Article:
The reason of this concern is rooted what I did in the first 12 hours of the invasion. I spent it on the dark corners of the web in the places where white supremacists, Qanon believers, and Trump nuts dwell. They, to the one, threw their support to Putin, seeing Biden’s policies as part of a liberal Jewish plot to push Putin and Trump’s buttons and cheered Putin’s fascistic ethnic nationalism. They want that wider war to launch their “boogaloo” race war in America. And they are armed. Heavily. Timothy McVeigh is their hero. The ethnic cleansing of Yugoslavia is their game plan. And Putin and Trump are their leaders.

Fortunately, like those Ukrainian soldiers on Snake Island who defiantly said, “Russian warship, go fuck yourself!” the majority of Americans have no tolerance for the anti-American “America First” con artists and their little boy soldiers. Yeah, 4.5 million viewers tune into white supremacist Tucker Carlson’s Fox News show each evening but that means that over 327 million Americans don’t. Hopefully, unlike Ukrainian citizens right now, we won’t all have to take crash courses in how to fire AR-15s. It’s going to take a lot of hard work and thoughtful mobilization. We’ll certainly have the time after Russian hackers take down Instagram. Maybe then we will see the toilet paper tube we are in.

I had a feeling ’21 was gonna be a good year: Psych!

December 31, 2021

Like most people who survived the epic disaster film that was 2020, I had high hopes for 2021. I kept singing that Who song from Tommy; “I got a feeling ’21 is gonna be a good year.” Trump was defeated, the COVID vaccine was coming, and things seemed to be great on the home front. Man, I was wrong on all counts.

January 6 was the first day of winter classes at PCC, Andi’s 31st birthday, and the day Donald Trump staged a coup to flush American democracy down the toilet. As I Zoomed with my sociology students, we split screened in realtime the assault on the capitol, while my wife realized that the folks who have their birthdays on September 11 now had some fellow travelers.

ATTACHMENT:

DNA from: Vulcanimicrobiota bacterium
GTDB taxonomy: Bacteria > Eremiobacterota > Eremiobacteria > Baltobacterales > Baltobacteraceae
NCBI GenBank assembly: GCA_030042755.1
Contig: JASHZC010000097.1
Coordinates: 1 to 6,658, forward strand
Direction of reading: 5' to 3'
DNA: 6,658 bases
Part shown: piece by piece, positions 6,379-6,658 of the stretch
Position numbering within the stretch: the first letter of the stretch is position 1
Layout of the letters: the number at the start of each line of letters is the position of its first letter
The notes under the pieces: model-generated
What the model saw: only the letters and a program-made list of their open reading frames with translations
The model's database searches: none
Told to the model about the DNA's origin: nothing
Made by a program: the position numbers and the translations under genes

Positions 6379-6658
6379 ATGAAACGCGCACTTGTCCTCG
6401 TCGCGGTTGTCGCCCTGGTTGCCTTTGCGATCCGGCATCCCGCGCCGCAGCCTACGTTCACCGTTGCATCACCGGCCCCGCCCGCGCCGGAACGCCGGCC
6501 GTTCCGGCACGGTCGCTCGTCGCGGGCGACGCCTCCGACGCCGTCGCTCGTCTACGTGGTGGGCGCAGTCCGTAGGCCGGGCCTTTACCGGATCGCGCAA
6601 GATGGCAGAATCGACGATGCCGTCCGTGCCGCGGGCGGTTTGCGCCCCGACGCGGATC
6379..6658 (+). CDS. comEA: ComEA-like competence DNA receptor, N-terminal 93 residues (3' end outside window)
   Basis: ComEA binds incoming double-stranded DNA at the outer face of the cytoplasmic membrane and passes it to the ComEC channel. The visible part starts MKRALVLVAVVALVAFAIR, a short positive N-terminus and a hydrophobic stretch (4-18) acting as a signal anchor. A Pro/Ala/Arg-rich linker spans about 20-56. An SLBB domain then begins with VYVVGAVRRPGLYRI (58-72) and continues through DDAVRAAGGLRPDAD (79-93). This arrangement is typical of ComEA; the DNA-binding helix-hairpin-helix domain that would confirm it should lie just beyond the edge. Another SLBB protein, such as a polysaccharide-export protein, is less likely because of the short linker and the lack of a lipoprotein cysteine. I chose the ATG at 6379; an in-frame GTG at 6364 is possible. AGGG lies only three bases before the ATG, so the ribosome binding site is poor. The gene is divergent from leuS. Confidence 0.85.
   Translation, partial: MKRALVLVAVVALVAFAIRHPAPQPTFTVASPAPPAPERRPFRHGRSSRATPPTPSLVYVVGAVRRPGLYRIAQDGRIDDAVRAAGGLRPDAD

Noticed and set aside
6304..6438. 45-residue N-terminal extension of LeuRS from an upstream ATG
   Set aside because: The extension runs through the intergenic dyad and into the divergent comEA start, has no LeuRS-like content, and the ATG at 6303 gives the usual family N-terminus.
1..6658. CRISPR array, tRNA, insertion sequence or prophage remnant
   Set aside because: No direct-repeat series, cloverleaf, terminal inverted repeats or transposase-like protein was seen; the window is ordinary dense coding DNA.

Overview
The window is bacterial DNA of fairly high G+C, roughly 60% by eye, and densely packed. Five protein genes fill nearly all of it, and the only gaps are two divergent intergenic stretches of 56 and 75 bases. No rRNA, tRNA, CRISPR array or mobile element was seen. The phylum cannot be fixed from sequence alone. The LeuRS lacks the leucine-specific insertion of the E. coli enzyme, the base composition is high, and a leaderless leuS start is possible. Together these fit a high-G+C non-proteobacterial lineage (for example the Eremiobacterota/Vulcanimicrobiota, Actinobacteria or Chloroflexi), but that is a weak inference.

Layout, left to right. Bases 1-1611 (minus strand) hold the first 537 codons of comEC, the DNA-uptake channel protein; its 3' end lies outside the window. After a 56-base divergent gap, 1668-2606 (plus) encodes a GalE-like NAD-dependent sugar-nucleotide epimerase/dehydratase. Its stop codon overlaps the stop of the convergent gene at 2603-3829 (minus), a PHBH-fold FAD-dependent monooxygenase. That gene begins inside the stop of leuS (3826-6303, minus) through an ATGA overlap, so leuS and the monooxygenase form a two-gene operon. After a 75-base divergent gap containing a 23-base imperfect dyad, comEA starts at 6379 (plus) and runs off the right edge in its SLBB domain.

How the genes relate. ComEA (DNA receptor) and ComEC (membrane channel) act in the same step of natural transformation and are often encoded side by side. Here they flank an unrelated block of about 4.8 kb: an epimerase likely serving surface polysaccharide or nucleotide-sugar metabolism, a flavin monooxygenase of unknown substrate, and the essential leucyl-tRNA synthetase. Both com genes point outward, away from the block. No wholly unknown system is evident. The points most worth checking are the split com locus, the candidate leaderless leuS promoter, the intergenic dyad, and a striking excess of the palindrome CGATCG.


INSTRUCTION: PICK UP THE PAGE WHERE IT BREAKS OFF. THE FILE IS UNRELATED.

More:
Then the Delta variant busted through the vaccine barricades destroying any hope of kicking off the new Roaring 20s. It took me down in August, as I spent ten days flat on my back, hoping I wouldn’t cough a lung out. I survived thanks to Andi and Cozy dropping food and medicine into the basement. And that wasn’t even my worst moment of 2021.

Much of this early part of this year, this blog was dedicated to thoughtful policy pieces responding to the January 6th insurrection but then it turned personal. Over the summer my bad habits hit a low point, leading to the realization of the impact of a sexual assault that happened to me when I was just four years old. I tried to make sense of how that explained my narcissistic tendencies but it just made things more unstable in my relationship. In October, Andi moved out to rescue her sense of self. It was exactly what I needed to put the pieces together and leave that 4-year-old boy back in 1968. The time we spend together now is more meaningful than ever. You can’t say you love someone and take them for granted year after year. The personal growth the last third of this year has been so exciting, thanks to good reading, great therapists, and a loving wife who lives just down the street.

There were plenty of great moments this year, including our cross country, Atlanta to Portland, road trip. The meandering journey took us to the Arizona-Mexico border where Andi crossed when she was 8, and leading to one of my favorite blog posts of the year. This year I also joined the faculty at the University of Oregon, returning to the physical classroom to discuss racism twice a week with 150 students in Eugene. I read a lot of self-help books, listened to newly released Beatles songs, watched Cozy turn 7, sweeping into second grade (after over a year in remote), and had a hundred amazing dates with Andi. My meditation and mindfulness practices help me navigate even the hardest of moments.